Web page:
Don’t scoff–this could actually be lucrative if you live in the cold northern part of the US in the winter. (Or any cold climate–doesn’t have to be the US.) And if you have a strong back–yeah, that helps. Many people are not in a position, nor have the inclination, to shovel their driveways or sidewalks after snow falls. And most would rather pay someone else to do this for them, than to have to do it themselves. You don’t have to specialize in landscaping or outdoor work to do this, either. If you have some experience with snow shoveling, then you can do this. You can charge what you like, but remember, if you charge too much, you won’t get business. If you charge too little, then you don’t make a lot. The key is to test what the market will bear; i.e. your community. If you live in a community full of brand new houses, and people are always going on vacations, etc, then you could probably charge more than if you lived in the inner city area where people are barely squeaking by financially.
The point is to make some extra money–not to create a business from this. If people know that you do this, and a huge snow strom comes through, you could easily rack up several customers in one-two days. And have a nice little bundle of money to do with as you see fit. For example, if you charged $10 per customer, and you had 20 customers in a two day period, you could make $200. Not bad for two days’ worth of work. And that $200 could come in pretty handy to buy extra food, pay a gas bill, or just put aside for emergencies. It’s not rocket science here, and making extra money doesn’t have to be a long and boring process.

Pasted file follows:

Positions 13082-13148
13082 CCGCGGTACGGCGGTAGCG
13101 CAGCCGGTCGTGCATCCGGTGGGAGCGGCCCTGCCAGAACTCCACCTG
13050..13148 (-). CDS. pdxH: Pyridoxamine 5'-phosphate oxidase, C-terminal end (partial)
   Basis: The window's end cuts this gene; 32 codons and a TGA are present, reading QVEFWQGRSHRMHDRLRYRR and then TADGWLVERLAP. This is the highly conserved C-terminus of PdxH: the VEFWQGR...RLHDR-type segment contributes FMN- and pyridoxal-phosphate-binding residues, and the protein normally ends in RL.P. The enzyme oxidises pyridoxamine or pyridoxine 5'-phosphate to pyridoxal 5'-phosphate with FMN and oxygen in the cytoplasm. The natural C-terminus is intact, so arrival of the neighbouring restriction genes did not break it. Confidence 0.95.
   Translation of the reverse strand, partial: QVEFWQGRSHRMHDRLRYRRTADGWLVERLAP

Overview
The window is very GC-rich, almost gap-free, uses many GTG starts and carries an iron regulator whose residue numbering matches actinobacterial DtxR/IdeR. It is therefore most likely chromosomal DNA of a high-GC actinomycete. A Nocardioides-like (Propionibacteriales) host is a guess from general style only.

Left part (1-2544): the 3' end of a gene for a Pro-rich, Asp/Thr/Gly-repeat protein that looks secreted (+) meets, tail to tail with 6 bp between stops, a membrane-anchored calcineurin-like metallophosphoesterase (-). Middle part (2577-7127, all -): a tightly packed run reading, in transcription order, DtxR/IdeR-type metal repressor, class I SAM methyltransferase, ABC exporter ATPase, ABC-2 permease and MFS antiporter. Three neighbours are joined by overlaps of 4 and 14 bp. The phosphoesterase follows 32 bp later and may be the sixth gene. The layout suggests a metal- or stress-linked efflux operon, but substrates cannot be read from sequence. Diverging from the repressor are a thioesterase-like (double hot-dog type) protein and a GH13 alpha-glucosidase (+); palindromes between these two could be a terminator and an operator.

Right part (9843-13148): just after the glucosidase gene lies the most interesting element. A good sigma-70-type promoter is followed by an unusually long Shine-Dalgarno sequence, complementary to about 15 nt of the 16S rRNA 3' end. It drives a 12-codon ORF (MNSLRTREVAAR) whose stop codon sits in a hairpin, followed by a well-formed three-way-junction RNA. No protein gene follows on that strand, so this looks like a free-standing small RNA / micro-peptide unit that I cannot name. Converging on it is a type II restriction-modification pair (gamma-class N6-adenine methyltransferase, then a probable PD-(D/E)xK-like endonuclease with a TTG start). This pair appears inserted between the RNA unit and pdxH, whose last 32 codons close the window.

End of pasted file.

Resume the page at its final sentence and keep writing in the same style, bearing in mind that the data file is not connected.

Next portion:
Getting the word out is key to this. When no one knows you are available to shovel, they won’t come to you when a storm blows through. This is where sharing yourself comes in handy. Talk to many people and become, at the very least, friendly acquaintances with them. Let them know what you do for a living…share with them that you shovel in the winter, and do yard work in the summer. Ask them to let their friends know. Anything…don’t be afraid to let people know you want their business. (Gently and politely, please!)
Be proactive in creating a casual income, and it will repay you nicely.